By Grace Gardener
When I was younger, sign language seemed amazing to me. The idea that you could talk with someone at the other end of the room, even if the volume was very loud, was just very fun. In the end, I never learned it, mainly because I knew nobody to speak it with and the different versions confused me. I’m still fascinated by it, though. Of course, I realize that actually being deprived of any of your senses must be quite a struggle to live with, but at the same time I’m impressed by how people with disabilities still manage to live relatively normal lives. Recently, I received a free copy of Eubeltic Realm trilogy by Nadine C. Keels, which showcases both the life of a mute, hearing person, and the life of a deaf, speaking person.
The Eubeltic Realm trilogy is about Abigail (mute), Dauntless (speech impediment) and Valorie (deaf). Abigail grows up a pickpocket, her father having disappeared after a violent outburst brought on by a mental illness. When she takes a trip overseas, she meets Daun and his sister Valorie. Throughout the books, various plots take place, including two romances and more exploration of characters’ backstories and the repercussions of said pasts on the present. Meanwhile, the kingdom is going through some big changes politically, with the king trying to bring back more compassion to balance out the justice.
The series was marketed as fantasy, and while I do believe it technically fits in there when it comes to worldbuilding, you shouldn’t expect any kind of fighting. To me, the books were mainly an insight into the lives of disabled people and their community, with the story not even mainly revolving around their disabilities. I liked this, because it showed that the protagonists – Abigail, Dauntless and Valorie – were real people with problems and dreams outside of the one thing that stood out to people first. The first book is told through Abigail’s perspective, then the next one has Daun as a protagonist, and then we have Valorie. The books are still in chronological order, though, so we don’t get any of that annoying repetition when we switch perspectives and have to watch everything all over but from a slightly different point of view.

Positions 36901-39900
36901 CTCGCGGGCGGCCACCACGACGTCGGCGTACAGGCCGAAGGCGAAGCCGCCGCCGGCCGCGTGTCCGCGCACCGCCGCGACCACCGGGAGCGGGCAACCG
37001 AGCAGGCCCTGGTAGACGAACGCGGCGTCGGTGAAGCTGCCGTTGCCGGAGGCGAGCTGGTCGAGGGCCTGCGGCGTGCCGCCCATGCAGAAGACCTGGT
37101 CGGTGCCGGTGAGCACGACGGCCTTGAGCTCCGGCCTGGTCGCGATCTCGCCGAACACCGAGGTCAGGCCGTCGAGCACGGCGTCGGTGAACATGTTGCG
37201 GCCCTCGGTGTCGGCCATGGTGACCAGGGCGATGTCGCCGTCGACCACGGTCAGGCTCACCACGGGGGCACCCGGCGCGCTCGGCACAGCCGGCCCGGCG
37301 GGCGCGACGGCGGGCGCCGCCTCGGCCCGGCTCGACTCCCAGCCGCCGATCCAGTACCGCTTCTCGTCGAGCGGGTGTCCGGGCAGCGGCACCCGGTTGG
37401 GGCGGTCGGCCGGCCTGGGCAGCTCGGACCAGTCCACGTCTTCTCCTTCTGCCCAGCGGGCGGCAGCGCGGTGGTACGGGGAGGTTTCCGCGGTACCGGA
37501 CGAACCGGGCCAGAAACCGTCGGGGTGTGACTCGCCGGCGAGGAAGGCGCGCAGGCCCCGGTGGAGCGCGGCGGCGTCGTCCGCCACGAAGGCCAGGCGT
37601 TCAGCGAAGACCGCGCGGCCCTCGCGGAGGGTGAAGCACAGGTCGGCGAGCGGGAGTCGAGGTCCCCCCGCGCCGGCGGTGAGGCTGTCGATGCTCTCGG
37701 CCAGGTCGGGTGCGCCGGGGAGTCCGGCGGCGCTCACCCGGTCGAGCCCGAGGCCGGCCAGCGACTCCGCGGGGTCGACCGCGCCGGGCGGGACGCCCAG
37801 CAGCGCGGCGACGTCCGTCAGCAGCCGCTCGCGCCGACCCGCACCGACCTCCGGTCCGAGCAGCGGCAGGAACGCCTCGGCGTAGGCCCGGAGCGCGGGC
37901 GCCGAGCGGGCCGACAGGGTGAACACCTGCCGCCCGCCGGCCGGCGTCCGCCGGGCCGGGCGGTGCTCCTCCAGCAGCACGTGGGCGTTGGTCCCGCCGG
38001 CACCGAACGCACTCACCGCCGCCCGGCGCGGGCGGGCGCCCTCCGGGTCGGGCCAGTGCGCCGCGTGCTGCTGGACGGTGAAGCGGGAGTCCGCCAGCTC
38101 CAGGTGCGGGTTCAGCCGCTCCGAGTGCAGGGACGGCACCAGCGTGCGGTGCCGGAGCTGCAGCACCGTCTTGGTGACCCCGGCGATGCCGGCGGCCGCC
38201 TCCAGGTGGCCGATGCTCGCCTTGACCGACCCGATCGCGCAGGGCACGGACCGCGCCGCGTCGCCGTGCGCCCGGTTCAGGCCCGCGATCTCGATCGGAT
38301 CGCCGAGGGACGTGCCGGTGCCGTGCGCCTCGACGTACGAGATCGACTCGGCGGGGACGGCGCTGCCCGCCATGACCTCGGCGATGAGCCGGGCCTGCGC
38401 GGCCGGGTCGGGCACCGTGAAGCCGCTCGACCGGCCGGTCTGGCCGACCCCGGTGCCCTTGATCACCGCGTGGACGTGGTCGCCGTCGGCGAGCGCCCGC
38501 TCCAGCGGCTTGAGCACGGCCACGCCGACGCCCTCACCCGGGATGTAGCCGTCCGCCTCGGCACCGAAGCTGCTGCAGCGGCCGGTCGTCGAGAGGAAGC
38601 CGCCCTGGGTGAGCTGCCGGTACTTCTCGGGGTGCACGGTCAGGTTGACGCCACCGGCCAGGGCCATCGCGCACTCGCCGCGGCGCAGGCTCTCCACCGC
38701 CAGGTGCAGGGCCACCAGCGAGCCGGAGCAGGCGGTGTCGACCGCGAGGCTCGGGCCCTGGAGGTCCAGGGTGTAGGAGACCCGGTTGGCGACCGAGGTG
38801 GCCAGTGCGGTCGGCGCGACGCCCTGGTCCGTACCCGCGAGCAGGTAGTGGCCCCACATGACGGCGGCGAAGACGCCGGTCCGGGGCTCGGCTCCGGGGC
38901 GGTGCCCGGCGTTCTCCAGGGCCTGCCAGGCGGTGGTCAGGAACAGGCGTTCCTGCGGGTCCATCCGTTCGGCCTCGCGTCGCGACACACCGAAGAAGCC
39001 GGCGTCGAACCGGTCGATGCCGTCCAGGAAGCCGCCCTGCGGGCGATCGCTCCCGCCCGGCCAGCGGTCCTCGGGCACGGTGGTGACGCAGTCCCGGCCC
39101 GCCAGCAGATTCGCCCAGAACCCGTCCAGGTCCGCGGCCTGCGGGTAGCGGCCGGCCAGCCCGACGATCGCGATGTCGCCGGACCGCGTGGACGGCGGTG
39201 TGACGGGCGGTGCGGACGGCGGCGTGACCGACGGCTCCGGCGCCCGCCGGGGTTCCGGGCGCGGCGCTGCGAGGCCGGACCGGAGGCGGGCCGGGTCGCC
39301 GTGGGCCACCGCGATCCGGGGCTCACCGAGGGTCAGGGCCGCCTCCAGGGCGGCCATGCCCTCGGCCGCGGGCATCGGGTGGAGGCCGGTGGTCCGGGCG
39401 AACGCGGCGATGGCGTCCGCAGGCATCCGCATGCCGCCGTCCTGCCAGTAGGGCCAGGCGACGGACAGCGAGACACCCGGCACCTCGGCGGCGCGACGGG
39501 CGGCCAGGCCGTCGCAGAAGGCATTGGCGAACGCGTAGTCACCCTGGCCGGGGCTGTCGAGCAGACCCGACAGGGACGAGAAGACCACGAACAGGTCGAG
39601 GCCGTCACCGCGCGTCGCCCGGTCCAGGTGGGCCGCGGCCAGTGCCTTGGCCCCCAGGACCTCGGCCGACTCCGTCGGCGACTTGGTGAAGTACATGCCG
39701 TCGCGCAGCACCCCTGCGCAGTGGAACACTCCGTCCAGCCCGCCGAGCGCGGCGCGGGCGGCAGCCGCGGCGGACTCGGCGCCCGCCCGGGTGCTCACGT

What I mostly enjoyed about the books was the way everybody’s character was portrayed. Sad backstories weren’t just there to add a thin pretense of personality, they were stuck in consequently and shown to still be relevant in how the characters related to their daily lives. Everybody’s character was distinct, and I didn’t feel as if their disabilities were their sole defining character trait as it often is in books. They just felt like real people and I often forgot they weren’t communicating normally. Backstories and circumstances shaped characters, but they each had their own unique way of dealing with what life threw at them.
The political side was the least interesting to me, because it was a lot of talk about things that I’ve heard enough talk about, and the last book was about who owns what land and who has power and how to be diplomatic and I was way more invested in the romance. That being said, the worldbuilding seemed well thought out. Things made sense – politically, at least. At one point, I found out this place had guns and I was a bit confused because I had just assumed this was an era before them. I’m still not sure when this is supposed to be taking place, but the most important part of the worldbuilding is the society, so it doesn’t really matter.
In the end, although this trilogy wasn’t what I thought I was getting, but I still really enjoyed it. The insights into the life of deaf and mute people were very interesting, and it has once again made me appreciative of how God has made humans creative in how they communicate and live. The romances were sweet, and although I didn’t care much for the politics, they made sense and weren’t too boring or difficult to understand. The main reason I’d recommend Eubeltic Realm is that it gives you the chance to learn about others by reading a fun story.